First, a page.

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Cancer Lett. 1993 Jul 30;71(1-3):25-30.

A study of tobacco carcinogenesis. LI. Relative potencies of tobacco-specific N-nitrosamines as inducers of lung tumours in A/J mice.

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Naylor Dana Institute for Disease Prevention, American Health Foundation, Valhalla, New York 10595.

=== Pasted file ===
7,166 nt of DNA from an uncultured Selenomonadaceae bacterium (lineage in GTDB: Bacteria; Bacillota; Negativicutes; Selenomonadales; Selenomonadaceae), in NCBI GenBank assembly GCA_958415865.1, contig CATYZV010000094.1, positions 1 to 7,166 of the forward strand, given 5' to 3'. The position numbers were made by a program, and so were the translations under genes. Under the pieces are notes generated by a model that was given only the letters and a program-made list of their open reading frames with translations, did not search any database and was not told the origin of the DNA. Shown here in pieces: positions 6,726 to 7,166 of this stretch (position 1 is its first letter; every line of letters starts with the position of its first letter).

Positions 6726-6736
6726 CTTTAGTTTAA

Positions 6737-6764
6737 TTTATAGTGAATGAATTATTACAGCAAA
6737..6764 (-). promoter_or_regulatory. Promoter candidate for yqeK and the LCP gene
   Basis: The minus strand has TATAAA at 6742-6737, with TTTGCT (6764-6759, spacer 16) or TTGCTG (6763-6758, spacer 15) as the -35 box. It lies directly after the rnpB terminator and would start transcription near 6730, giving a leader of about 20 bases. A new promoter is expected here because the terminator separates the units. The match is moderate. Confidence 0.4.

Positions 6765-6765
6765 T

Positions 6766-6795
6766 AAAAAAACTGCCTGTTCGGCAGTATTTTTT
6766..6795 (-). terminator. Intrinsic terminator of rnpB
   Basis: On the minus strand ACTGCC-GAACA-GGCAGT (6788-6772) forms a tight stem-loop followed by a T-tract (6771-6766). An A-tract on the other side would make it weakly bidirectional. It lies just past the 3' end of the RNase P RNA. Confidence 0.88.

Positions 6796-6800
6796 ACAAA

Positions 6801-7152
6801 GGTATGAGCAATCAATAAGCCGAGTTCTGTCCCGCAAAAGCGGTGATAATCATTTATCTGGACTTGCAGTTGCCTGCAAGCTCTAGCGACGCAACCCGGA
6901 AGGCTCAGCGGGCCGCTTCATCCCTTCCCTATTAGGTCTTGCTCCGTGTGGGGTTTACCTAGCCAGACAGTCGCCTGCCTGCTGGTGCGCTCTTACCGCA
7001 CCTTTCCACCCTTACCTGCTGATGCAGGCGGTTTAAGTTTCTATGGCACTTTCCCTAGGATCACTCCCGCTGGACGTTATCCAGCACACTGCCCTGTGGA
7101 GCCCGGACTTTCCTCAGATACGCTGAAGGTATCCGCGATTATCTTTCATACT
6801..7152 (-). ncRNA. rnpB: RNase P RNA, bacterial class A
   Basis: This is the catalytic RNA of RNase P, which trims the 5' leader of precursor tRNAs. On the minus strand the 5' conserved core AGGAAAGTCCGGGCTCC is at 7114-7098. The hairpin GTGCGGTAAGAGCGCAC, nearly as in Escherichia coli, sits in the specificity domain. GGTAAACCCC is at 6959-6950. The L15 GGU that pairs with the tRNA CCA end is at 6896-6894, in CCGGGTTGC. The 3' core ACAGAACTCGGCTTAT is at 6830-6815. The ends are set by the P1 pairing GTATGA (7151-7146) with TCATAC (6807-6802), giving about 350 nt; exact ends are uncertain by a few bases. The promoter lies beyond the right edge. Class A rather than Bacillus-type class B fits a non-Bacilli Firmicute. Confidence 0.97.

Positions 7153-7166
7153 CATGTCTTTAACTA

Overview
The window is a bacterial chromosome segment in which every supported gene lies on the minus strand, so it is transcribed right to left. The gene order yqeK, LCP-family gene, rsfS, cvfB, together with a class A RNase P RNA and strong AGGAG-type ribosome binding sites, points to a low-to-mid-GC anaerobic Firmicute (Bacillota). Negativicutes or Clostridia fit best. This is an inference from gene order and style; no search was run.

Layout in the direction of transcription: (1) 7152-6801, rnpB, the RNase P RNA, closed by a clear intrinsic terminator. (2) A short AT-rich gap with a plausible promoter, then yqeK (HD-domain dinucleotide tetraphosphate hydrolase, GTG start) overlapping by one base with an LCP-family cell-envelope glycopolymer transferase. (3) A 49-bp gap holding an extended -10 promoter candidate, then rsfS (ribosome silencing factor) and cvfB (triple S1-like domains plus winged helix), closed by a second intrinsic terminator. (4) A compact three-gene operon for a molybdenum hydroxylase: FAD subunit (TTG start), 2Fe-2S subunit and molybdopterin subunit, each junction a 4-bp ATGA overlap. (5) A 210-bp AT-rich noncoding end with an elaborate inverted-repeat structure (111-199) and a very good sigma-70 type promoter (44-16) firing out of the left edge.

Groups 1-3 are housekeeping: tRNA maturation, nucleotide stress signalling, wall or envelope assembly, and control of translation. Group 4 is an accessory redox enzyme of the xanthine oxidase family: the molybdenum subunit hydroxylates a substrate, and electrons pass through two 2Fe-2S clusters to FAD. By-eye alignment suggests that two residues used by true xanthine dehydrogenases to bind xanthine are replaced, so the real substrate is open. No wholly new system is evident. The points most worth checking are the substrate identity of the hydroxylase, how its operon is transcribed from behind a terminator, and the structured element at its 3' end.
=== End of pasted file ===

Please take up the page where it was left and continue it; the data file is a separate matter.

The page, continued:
Tobacco-specific N-nitrosamines (TSNA) are formed from nicotine and the minor Nicotiana tabacum alkaloids during tobacco processing and tobacco smoking. The TSNA are the most abundant strong carcinogens in smokeless tobacco and in smoke. In this comparative study six TSNA and two major volatile N-nitrosamines of cigarette smoke are assayed for their relative tumorigenicities in strain A/J female mice and for their potential to induce lung tumors. N-nitrosodimethylamine was the most potent inducer of lung adenoma in the A/J mouse model followed in order of decreasing potencies by 4-(methylnitrosamino)-1-(3-pyridyl)-1-butanone, 4-(methylnitrosamino)-1-(3-pyridyl)-1-butanol, N-nitrosopyrrolidine, N'-nitrosonornicotine and N'-nitrosoanabasine. 4-(Methylnitrosamino)-1-(3-pyridyl)-1-butanol and 4-(methylnitrosamino)-4-(3-pyridyl)butyric acid were inactive. The relative tumorigenic activities of the tobacco-specific nitrosamines in strain A/J mice compare well with the available data for their relative tumorigenic activities in F344 rats and Syrian golden hamsters.

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